Mapping the Contours of Digital Inequality

Mapping the Contours of Digital Inequality

For a technology as ubiquitous and convenient as the internet, it is easy to assume that the benefits of going online are readily accessible to all.

In reality, a range of factors which can shape what people ‘get out’ of using digital media such as the internet, including their skills, access to technological resources, and usage motivations. These can in turn vary according to other personal characteristics, such as age, gender, location, and socio-economic status, creating a divisions between those who benefit from using the internet and those who miss out. “Digital inequality’ refers to the idea that these are systematic and persistent differences which can tangibly impact on people’s lives, advantaging some whilst disadvantaging others.

As part of the Our Lives project, we are learning more about digital inequality amongst young Australians. To gauge how much respondents rely on the internet, in 2017 we asked respondents (who were then aged 23-24) to rate how much certain areas of their lives would be disrupted if they lost internet access for one week. We use their responses to create their unique ‘digital disruption footprint’: a visual map of showing the spread of disruption across these different areas of their lives.

These footprints reveal valuable insights. Internet use was found to be the most essential for a respondent’s capacity to manage their finances, whereas it was less important for their ability to stay in touch with family. Comparing these footprints helps to indicate the kinds of factors which shape digital inequality. For instance, female respondents were found to have broader larger disruption footprint then males. In particular, females were likelier than males to rely on the internet to socialise with friends and stay in touch with family.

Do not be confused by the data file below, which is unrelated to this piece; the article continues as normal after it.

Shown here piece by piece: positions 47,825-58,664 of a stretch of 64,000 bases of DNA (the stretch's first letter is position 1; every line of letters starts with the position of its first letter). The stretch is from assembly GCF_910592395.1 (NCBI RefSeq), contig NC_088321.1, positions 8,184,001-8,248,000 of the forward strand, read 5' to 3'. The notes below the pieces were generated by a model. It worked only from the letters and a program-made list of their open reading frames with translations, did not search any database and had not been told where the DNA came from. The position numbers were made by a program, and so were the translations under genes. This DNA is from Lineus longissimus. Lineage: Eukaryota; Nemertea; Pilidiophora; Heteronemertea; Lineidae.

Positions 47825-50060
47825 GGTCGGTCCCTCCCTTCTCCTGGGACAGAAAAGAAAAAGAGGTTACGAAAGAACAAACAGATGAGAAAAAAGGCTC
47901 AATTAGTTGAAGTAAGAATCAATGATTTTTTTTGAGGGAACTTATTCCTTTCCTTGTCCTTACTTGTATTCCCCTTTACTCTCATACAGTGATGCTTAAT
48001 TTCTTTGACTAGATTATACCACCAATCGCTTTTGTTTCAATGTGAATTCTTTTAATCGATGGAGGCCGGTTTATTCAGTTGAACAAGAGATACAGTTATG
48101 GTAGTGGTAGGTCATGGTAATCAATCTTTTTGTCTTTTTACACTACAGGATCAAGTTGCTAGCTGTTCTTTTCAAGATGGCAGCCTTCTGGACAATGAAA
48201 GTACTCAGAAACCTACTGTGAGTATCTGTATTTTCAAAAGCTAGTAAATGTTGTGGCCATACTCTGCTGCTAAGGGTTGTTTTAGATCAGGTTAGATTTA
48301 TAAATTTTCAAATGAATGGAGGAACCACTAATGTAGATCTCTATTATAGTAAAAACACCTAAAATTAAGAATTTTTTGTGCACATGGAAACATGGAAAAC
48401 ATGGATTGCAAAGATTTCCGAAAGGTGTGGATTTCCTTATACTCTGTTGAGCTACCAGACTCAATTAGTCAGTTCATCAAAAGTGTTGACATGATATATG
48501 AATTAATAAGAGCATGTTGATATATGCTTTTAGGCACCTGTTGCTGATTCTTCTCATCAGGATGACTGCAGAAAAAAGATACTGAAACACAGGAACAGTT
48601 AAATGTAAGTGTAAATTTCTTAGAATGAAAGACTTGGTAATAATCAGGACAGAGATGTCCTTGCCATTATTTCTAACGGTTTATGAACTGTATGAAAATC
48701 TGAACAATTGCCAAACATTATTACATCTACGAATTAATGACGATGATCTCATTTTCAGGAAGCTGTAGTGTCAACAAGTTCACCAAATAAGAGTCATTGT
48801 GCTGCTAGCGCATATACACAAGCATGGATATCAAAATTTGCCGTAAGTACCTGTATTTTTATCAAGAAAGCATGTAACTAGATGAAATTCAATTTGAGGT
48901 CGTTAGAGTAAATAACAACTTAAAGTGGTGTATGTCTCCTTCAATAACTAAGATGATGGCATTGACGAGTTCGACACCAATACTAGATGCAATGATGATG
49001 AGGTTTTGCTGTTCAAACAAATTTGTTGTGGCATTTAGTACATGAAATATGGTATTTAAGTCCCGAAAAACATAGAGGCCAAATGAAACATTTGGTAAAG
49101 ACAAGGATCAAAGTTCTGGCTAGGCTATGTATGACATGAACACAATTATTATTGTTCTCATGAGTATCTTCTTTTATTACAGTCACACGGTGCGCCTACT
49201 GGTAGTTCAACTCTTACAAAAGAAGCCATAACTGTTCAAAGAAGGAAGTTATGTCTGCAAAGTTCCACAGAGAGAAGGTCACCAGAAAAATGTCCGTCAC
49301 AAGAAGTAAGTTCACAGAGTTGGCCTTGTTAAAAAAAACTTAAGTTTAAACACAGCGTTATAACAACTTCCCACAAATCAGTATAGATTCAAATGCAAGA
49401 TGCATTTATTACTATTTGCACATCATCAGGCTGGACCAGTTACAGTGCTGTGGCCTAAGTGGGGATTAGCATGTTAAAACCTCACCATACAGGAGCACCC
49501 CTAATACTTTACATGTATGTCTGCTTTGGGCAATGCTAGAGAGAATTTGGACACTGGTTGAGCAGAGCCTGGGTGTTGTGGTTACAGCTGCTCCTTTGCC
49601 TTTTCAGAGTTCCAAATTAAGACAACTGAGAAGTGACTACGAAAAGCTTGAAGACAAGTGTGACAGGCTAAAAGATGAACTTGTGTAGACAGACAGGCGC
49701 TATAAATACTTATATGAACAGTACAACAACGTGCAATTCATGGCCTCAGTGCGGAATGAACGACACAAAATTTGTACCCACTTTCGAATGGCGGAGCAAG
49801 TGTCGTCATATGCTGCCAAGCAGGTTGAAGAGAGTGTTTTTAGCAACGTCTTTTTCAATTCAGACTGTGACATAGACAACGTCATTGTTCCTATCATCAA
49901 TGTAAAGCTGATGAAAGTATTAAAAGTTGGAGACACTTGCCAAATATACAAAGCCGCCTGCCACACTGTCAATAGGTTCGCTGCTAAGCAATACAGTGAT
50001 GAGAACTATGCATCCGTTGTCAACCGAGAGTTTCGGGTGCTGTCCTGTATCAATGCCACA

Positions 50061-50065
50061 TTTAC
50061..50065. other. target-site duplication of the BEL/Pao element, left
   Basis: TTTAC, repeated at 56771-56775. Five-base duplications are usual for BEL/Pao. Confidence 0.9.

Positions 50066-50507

Education was another factor which mapped onto differences in digital disruption. Respondents who had completed vocational education displayed a narrower disruption footprint to those who had either completed university education, or no further education since leaving high school. This difference was apparent in the lower numbers of vocational graduates who relied on the internet for their knowledge of news and current affairs.

Lastly, it is important to understand why variations such as these might arise. Some of these may reflect certain groups lacking the need or skills required for a particular kind of use. For instance, vocational graduates may rely less on internet use for news and current affairs if they have not developed information-seeking skills and practices associated with this. In other cases, internet access is a major factor shaping one’s digital disruption footprint.

To illustrate such barriers, we examined the differing footprints of respondents based on their internet access over ten years earlier when the Our Lives project began. While there were relatively few differences between those who had dial-up or broadband access in 2006, respondents who had no internet access at all in 2006 still displayed a much narrower footprint – a whole decade later. Such long-term differences are important for understanding the experiences of young adults in regional and rural areas with historically poorer internet access coverage.

These findings show that even as the internet becomes a routine feature of everyday life, creating countless new possibilities, young Australian adults are far from sharing equally in the benefits of this new digital age.


Jonathan Smith